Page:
Basic Background:

Following the shemona esre prayer, the sages instituted concluding the prayer with the verse "yihyu leratzon" followed by "petira"- symbolically exiting from before G-d through taking 3 steps backward. There are other customs as well, such as additional supplications prior to "petira" and prayer for the rebuilding of the temple following "petira".

Directly following the "petira" we say a prayer "ose shalom bimromav", that G-d should grant us peace. While saying this prayer, it is customary to bow to either side and forward. My questions are:


  1. Why is this prayer here? It seems to end other prayers as well such as kaddish and the harachamans following bentching. Is there a common thread?
  2. Why would we need to pray for peace here if we just ended the shemona esre with a blessing for peace?

Any history behind the institution of this prayer in general would be helpful as well.


1 Answer 1


I'll try to do my best and answer these questions one by one. Note that I did not add any quoted sources to the actual text of the answer, as it might have made this unreadably long. If you don't have the time to read all of it now, see just the quote at the end:

You ssked: Why is this prayer here? And: Why would we need to pray for peace here if we just ended the shemona esre with a blessing for peace?

Shemoneh Esrei is meant to end with a Nesinas Shalom, or "Giving of peace", as DoubleAA pointed out (Yoma 53b). But, the prayer at the end of Shemoneh Esrei is from Berachos 17a (which was added by Mar Bereih Deravina) does not finish with Shalom. Thus, we added on this "saying" which was a standard phrase already (see below), or because this is a "Giving of Shalom", whereas the Beracha of Hamevarech es Amo Yisrael is not (for whatever reason).

The Chavrusa Gemara notes suggest that the source of this saying here is the Tur, as they note the Ritva there (could not find it), who has a different wording that was used. "ויש נוהגין לתת שלום ממש, שהם אומרים שלום לימיני שלום לשמאלי."

However, it appears to be much earlier than the Tur, as Rashi in Likutei Hapardes seems to have had this wording at the end of Shemoneh Esrei, as does Machzor Vitri, and other early Rishonim.

You asked: It seems to end other prayers as well such as kaddish and the harachamans following bentching. Is there a common thread?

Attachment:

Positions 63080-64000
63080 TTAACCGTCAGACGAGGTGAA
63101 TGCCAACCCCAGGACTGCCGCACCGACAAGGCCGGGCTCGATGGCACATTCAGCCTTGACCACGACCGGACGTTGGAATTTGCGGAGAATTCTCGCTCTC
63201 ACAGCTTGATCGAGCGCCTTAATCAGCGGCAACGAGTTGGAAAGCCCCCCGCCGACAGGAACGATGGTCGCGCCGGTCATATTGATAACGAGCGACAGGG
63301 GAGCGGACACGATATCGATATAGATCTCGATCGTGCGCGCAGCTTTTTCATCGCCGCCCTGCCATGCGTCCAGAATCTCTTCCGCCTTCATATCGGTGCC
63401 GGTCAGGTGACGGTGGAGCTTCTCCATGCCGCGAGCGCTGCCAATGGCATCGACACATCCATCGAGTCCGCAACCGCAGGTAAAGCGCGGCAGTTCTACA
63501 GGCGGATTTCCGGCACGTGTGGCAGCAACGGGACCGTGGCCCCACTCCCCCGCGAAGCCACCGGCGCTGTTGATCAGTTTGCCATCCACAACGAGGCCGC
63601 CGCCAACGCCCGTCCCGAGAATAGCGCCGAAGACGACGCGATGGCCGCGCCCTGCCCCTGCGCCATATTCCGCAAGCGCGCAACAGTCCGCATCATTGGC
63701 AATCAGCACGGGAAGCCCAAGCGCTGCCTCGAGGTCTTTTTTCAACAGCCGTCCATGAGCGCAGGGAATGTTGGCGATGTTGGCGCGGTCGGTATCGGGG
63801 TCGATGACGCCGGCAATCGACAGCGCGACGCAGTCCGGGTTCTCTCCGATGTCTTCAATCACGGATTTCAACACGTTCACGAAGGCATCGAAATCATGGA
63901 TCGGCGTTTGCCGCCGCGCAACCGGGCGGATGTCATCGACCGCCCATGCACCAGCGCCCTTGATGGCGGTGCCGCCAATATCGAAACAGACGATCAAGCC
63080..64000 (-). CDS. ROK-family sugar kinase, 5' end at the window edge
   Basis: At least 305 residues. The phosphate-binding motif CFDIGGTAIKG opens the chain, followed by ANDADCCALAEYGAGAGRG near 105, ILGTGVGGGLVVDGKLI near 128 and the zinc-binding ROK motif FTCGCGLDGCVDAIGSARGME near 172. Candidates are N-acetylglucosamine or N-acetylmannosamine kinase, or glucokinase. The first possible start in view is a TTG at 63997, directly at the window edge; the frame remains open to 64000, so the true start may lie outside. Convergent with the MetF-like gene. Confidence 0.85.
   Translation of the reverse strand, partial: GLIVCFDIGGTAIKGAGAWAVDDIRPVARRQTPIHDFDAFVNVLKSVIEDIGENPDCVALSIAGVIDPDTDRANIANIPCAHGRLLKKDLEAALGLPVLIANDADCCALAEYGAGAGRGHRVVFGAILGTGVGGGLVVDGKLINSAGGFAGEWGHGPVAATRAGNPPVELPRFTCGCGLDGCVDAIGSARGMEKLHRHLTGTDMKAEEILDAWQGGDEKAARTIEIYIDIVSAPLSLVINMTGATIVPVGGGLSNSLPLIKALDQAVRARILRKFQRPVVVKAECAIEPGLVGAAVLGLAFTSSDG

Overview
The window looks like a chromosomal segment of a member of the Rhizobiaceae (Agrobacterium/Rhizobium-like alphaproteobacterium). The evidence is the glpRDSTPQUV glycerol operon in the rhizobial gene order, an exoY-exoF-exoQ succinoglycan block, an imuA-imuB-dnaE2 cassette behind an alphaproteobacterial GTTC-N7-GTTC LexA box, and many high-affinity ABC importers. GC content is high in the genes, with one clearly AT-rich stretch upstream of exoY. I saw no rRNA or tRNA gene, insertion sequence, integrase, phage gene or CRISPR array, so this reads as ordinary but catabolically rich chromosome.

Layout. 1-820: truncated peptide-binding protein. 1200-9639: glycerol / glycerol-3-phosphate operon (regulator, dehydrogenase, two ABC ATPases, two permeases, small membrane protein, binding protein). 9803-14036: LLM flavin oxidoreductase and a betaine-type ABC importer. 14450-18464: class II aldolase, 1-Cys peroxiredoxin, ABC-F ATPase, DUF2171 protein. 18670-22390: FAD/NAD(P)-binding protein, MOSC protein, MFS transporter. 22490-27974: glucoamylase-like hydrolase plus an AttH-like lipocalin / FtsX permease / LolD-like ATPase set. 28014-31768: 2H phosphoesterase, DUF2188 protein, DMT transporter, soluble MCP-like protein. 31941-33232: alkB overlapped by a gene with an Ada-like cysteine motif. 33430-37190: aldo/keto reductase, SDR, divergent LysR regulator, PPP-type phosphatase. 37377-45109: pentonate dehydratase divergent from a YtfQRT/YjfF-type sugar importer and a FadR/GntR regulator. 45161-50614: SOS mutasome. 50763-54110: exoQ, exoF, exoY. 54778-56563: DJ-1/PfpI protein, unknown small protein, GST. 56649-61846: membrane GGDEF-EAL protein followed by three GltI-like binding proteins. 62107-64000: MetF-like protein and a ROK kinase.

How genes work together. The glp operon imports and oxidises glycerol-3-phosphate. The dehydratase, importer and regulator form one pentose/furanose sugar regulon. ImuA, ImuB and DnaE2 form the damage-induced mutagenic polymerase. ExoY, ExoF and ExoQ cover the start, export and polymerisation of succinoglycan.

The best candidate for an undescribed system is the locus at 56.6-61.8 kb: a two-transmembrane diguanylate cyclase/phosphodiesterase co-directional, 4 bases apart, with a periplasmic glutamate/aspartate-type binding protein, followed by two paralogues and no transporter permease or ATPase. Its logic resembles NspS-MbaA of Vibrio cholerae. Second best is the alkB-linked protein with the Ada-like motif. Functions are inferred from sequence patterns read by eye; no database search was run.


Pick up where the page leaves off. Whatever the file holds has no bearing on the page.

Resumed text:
There indeed is. Rashi in the Likutei Hapardes above notes that even in his time, the Passuk ends all of these places, the only question is how it got there.

One approach is the "one-by-one" approach. It seems to be that there was a reason to end Shemoneh Esrei like this (as above), and that it was somehow transferred to Kaddish, either because the Sha"tz did not take his steps back until that point (based on the Shitah of the Ri"tz Gias brought in the Hearos of Yalkut Yosef Siman 56:3).

Based on the Tzlosa Deavraham (siddur, I think) Rav Shmuel Pinchas Gelbard suggests here that it was simply moved to Kaddish as a translation of Yehei Shelama Rabbah. This happens to fit in very well with this conversation, based on Rashi (quoted above), who says that this last line was so the Malachim could understand. (Although it seems more likely that it was taken from Kaddish or Birkas Hamazon to everywhere else, as many earlier sources have it everywhere except for Shemoneh Esrei.)

That explains Kaddish. For Birkas Hamazon, Mateh Moshe gives two potential reasons for adding in a "Shalom line" to finish bentching:

  1. From the Pesukim in Bechukosai (Vayikra 26:4, 6) where it says that God will give rain at the appropriate times, which is followed by him saying that he will place Shalom in the land. See Toras Kohanim there which emphasizes this juxtaposition (even quoting the words of the Passuk "Oshe Shalom" in Yeshaya 45:7), and Mateh Moshe suggests that it is the reason for our juxtaposition.

  2. He quotes Chazal (Chagiga 27a) that one's table is considered to be like the Mizbeach, and he notes that the last Korban mentioned in "זאת התורה לעולה למנחה ולחטאת ולאשם ולמלואים ולזבח השלמים" (Vayikra 7:37) is the Korban of Shalom (Sifra Vayikra 16).

Note that Seder Rav Amram Gaon has עושה שלום במרומיו הוא יעשה שלום על כל ישראל in Birkas Hamazon and Kaddish, but not Amidah.

Note also that there are a couple of sources that seem to tie this phrase into Aveilus (See Sefer Halachos Ketzuvos from the Geonim Section Nehigas Haavel), which might also be motivation for attaching it to Kaddish, depending on when the connection between the two was made.

The "general approach" is the one given in Maseches Derech Eretz Perek Hashalom (Mishna 19), which says that all Berachos end in Shalom, and this was one of the common phrases, a short prayer which could end a paragraph.

אמר ר' יהושע דסכנין בשם ר' לוי גדול השלום, שכל הברכות והתפלות חותמין בשלום, קרית שמע חותמה בשלום, ופרוס סוכת שלומך, ברכת כהנים חותמה בשלום, שנאמר וישם לך שלום, וכל הברכות חותמין בשלום, עושה שלום במרומיו.

  • Really good extensive research. I'll try to see if beureihatefilla.com supplements anything you've stated. And, finally, now I can close my question ... YAY!
    – DanF
    Jan 31, 2018 at 21:44
  • @DanF I totally forgot to check there, that's a really good source Jan 31, 2018 at 21:45

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